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Blu-rays of the Week
When this eight-hour miniseries premiered on NBC in 1978, it was a controversial event: could a sanitized reenactment show viewers the true horror of the holocaust? Well, it can, to an extent. Even though director Marvin J. Chomsky and writer/producer Gerald Green work within their era’s constraints, there’s still a powerful shock running through this melodrama about the travails of the Jewish Weiss family during Hitler’s murderous reign.
Helped by a top-notch cast—Fritz Weaver, Rosemary Harris, James Woods, Tovah Feldshuh and Meryl Streep as the Weisses and David Warner and Michael Moriarty as Nazis—Chomsky and Green bring out the immediacy and offhanded cruelty of those horrifying dozen years. The hi-def image looks impressive, even if the standard TV aspect ratio has been “converted” to widescreen.
When a car accident victim awakens in a hospital room without his memory, he finds himself accused of being a serial killer—so he kidnaps a sympathetic nurse and goes off on a journey to clear himself and discover his true identity.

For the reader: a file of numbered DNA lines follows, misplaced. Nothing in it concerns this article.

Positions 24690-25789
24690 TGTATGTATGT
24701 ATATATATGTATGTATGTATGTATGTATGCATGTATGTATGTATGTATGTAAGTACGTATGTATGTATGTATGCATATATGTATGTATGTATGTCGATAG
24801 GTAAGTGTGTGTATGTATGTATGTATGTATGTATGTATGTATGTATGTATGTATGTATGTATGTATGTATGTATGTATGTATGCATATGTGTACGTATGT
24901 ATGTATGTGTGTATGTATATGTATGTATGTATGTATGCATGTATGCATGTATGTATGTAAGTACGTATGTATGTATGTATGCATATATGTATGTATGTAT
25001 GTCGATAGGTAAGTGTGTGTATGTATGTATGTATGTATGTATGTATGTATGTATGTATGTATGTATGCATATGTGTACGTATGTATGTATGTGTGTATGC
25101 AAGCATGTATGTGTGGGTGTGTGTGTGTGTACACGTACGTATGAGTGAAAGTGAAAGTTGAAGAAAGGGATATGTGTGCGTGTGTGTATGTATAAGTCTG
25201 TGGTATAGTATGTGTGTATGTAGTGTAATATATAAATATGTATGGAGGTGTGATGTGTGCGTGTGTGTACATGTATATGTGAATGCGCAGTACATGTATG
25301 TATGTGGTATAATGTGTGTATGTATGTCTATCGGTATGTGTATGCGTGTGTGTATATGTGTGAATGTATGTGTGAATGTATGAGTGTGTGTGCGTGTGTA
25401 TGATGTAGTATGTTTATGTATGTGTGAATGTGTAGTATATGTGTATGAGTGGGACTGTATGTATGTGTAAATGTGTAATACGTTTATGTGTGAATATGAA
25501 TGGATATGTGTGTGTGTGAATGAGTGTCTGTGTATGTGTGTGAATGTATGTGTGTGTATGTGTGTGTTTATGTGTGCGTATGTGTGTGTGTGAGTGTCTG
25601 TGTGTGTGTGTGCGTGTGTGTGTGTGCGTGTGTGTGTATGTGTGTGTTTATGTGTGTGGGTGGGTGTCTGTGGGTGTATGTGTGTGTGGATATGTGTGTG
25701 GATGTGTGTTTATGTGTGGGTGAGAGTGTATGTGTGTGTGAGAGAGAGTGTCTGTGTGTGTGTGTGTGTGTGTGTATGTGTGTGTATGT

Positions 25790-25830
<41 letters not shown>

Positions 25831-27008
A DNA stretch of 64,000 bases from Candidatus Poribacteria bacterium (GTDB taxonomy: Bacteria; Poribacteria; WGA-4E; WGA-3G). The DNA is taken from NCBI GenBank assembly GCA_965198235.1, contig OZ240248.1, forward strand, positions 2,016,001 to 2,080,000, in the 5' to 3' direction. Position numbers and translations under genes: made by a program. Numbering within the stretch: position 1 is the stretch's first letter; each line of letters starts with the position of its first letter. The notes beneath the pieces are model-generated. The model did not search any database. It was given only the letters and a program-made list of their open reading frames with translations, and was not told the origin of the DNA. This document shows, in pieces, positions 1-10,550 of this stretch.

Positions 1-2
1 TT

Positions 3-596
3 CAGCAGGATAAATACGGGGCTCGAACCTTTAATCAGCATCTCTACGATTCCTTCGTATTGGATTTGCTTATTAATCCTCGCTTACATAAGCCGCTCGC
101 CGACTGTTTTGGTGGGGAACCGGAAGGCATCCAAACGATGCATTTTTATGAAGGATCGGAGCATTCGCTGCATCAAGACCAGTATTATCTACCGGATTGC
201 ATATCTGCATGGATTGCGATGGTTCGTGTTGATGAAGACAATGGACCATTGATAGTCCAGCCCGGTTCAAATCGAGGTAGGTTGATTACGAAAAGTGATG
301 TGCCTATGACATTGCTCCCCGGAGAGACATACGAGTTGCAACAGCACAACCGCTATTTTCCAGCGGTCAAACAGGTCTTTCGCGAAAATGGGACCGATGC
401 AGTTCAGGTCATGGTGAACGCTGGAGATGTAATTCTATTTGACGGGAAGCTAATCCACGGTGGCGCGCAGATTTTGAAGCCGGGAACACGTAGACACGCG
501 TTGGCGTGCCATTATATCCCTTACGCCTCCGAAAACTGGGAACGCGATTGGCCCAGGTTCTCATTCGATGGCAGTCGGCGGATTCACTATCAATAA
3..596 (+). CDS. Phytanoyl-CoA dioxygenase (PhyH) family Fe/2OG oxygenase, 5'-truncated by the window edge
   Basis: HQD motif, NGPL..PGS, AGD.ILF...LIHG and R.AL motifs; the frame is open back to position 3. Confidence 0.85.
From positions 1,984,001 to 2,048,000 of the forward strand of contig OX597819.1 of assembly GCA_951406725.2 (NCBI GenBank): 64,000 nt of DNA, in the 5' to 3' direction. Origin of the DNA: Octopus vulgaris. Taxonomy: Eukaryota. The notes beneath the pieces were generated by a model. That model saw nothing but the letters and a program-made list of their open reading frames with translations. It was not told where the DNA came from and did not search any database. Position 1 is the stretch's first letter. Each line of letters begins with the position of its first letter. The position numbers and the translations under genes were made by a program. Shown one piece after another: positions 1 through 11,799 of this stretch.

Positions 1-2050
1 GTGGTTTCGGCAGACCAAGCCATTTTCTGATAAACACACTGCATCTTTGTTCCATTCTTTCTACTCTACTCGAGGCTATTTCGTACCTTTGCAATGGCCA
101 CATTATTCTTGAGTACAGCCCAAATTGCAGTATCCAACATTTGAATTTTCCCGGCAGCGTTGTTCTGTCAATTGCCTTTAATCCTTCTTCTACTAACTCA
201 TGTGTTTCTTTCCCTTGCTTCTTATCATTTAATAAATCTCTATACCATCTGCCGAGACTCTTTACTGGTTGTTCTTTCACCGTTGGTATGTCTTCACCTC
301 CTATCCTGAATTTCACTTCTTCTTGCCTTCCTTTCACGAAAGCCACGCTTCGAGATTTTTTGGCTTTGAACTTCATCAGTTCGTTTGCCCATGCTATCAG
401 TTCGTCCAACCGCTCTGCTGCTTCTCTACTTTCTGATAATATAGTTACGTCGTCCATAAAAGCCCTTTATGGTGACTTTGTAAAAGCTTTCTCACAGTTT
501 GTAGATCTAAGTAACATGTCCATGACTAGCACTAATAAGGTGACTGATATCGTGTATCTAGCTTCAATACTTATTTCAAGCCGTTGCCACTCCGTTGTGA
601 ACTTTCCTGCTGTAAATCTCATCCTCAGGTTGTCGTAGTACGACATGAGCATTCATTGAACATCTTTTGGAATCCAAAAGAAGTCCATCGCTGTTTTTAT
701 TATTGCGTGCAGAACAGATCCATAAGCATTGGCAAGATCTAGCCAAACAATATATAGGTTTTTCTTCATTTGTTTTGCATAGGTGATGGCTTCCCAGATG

Jonathan Rhys-Meyers tries to invest this convoluted tale with gravity but isn’t able to transcend its utter familiarity; directors Alex Cher and Fedor Lyass (also the cinematographer) have made a stylish but empty drama. The film does look exceptionally good on Blu.
Doom Patrol—Complete 1st Season
Warner Bros. provided me with a free copy of this disc for review.
In this bizarrely entertaining superhero origin story, a quartet of freaks and outcasts who have been transformed into a kind of “misfit toys” society of superheroes—Crazy Mary, Cliff Steele, Mr. Nobody and Elasti-Woman—join forces to have one another’s backs and fight injustice and evil.
There’s a welcome sense of tongue-in-cheek glee along with a mix of parody and true belief in the genre that makes it diverting throughout. Whether the series can keep up such a pace past a single season is a big question: but right now it’s good, unclean fun. There’s a splendid hi-def transfer; extras include deleted scenes and a gag reel.
My Favorite Year
Peter O’Toole got a Best Actor Oscar nomination for his scenery-chewing performance in this mild 1982 comedy as a movie star and drunkard whose impending appearance on a 1950s comedy show (like Sid Caesar’s “Show of Shows”) causes consternation among the staff when it’s problematic whether he’ll be sober enough to appear on live TV.
Richard Benjamin’s routine direction takes much of the hilarity out of an already familiar tale, as pros like Joe Bologna, Lainie Kazan and Bill Macy and then-newcomers Mark Linn-Baker and Jessica Harper do what they can to back up O’Toole. The hi-def transfer looks good; Benjamin’s commentary is the lone extra.